I did a little research on the e-torque and they are having problems
The battery cost today is about $1500 to $3000 depending on the what you may want
It looks like it may be covered for 80K or 8 years put I know it wound last that long so it will have to be replaced under warranty
So in 8 years and the way battery prices are going $2000 to $3000 for a battery or more
My other truck is a 2000 Toyota Tundra with almost 400k on it
So lets say you put 400k on your e-torque and you get realistically 5 years from each battery
At about $2500 each time is $10,000 for battery's and that's if nothing else goes wrong like the dive motor
This takes me back 30 years when I worked at Goodyear and the new corvette came out with a tire size that only fit the corvette
It was about $3000 for a set of tires
I had people literally crying in my show room because now they have a car they cant afford to fix
So I went and purchased 2018 Rubicon from a little old lady
It even has a new starting battery and auxiliary battery So I am good to go
THAT'S MY TAKE ON THE E-TORQUE

 

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Maverick909

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high compression engines fail, the little one is absurd, the new 3.6 in JL is too much.. pings all summer on CA hippie gas
try running 91 octane fuel. Ive been running 91 for two years in my 3.6 all pre det. is gone. plus the added 1-2 mpg gain
 

DanW

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Interesting, and I hope you're right. The way I interpreted it, they're going to upgrade the PUG. Maybe it's some slight enhancements, maybe it's going with DI. You could be right though, the way I see it is the engine has been around a while, and has been very successful. Why risk messing things up with first year DI in that engine, and the possibility of nightmares in warranty claims. They might be able to get a few more years out of it with a few enhancements and leaving it as port injected.
Could certainly be some things, including DI. I was told by an insider, though, that they've felt the cost/benefit analysis went against DI.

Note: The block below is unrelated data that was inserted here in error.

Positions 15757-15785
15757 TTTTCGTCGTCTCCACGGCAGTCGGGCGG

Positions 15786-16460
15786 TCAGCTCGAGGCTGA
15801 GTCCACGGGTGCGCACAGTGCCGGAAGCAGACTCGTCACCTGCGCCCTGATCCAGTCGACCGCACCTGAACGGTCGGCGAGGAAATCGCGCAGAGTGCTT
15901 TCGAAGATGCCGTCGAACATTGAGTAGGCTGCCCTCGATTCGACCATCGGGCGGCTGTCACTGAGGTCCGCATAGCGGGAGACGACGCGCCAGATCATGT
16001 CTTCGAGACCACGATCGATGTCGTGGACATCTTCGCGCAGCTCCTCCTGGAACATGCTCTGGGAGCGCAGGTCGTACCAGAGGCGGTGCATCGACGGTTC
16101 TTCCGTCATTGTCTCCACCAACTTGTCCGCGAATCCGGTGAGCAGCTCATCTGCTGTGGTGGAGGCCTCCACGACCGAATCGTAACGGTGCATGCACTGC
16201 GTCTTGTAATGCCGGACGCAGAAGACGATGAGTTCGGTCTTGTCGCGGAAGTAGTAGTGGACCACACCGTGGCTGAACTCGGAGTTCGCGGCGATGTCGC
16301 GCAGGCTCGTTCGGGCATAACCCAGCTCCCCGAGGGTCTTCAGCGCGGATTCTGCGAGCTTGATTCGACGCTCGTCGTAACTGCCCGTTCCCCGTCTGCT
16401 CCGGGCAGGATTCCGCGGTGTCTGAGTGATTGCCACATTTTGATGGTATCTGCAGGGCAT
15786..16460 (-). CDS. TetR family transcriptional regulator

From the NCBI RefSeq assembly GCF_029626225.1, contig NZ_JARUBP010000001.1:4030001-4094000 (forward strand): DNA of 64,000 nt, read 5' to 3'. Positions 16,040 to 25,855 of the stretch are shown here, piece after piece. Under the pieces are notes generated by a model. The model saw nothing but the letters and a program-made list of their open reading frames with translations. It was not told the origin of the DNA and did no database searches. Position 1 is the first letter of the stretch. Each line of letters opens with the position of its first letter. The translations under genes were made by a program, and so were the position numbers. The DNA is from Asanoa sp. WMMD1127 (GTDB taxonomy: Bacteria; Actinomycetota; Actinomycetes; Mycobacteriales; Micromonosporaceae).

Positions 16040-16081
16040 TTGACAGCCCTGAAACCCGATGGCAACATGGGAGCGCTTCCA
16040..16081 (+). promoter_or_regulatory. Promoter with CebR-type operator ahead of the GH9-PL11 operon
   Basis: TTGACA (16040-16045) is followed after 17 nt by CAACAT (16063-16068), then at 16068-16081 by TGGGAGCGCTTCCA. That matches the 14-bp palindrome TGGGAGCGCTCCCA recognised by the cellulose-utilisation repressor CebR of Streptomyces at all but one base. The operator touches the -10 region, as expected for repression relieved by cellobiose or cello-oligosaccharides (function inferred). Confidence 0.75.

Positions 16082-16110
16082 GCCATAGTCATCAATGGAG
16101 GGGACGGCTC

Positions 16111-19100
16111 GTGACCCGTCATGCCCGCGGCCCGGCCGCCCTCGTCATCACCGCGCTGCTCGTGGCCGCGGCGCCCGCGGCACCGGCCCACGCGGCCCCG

I was going to to buy a new 2023 jeep williys with the 3.6 automatic
But when I found out I could only order it with the e-torque I SAID NO WAY
I did a little research on the e-torque and they are having problems
The battery cost today is about $1500 to $3000 depending on the what you may want
It looks like it may be covered for 80K or 8 years put I know it wound last that long so it will have to be replaced under warranty
So in 8 years and the way battery prices are going $2000 to $3000 for a battery or more
My other truck is a 2000 Toyota Tundra with almost 400k on it
So lets say you put 400k on your e-torque and you get realistically 5 years from each battery
At about $2500 each time is $10,000 for battery's and that's if nothing else goes wrong like the dive motor
This takes me back 30 years when I worked at Goodyear and the new corvette came out with a tire size that only fit the corvette
It was about $3000 for a set of tires
I had people literally crying in my show room because now they have a car they cant afford to fix
So I went and purchased 2018 Rubicon from a little old lady
It even has a new starting battery and auxiliary battery So I am good to go
THAT'S MY TAKE ON THE E-TORQUE
I've not seen any pattern of problems with the E-torque or its battery. That said, I think you made a move that makes good sense if you are nervous about it.
 

Willys41

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All battery's will fail
The question is are you ready to spend 3k for a battery after 80k miles
The last thing I need out in the middle of no were is for a 48 volt battery to fail
I can swoop out or jump 12 volt on the trail
Good luck with a 48 volt
The jeep Rubicon is a full off road vehicle maid to be used and abused
Leave the E-torque for the Sahara mall crawlers
 

demarpaint

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Could certainly be some things, including DI. I was told by an insider, though, that they've felt the cost/benefit analysis went against DI.

I've not seen any pattern of problems with the E-torque or its battery. That said, I think you made a move that makes good sense if you are nervous about it.
I hope you're right! I'd rather not have DI for as long as I can possibly avoid it.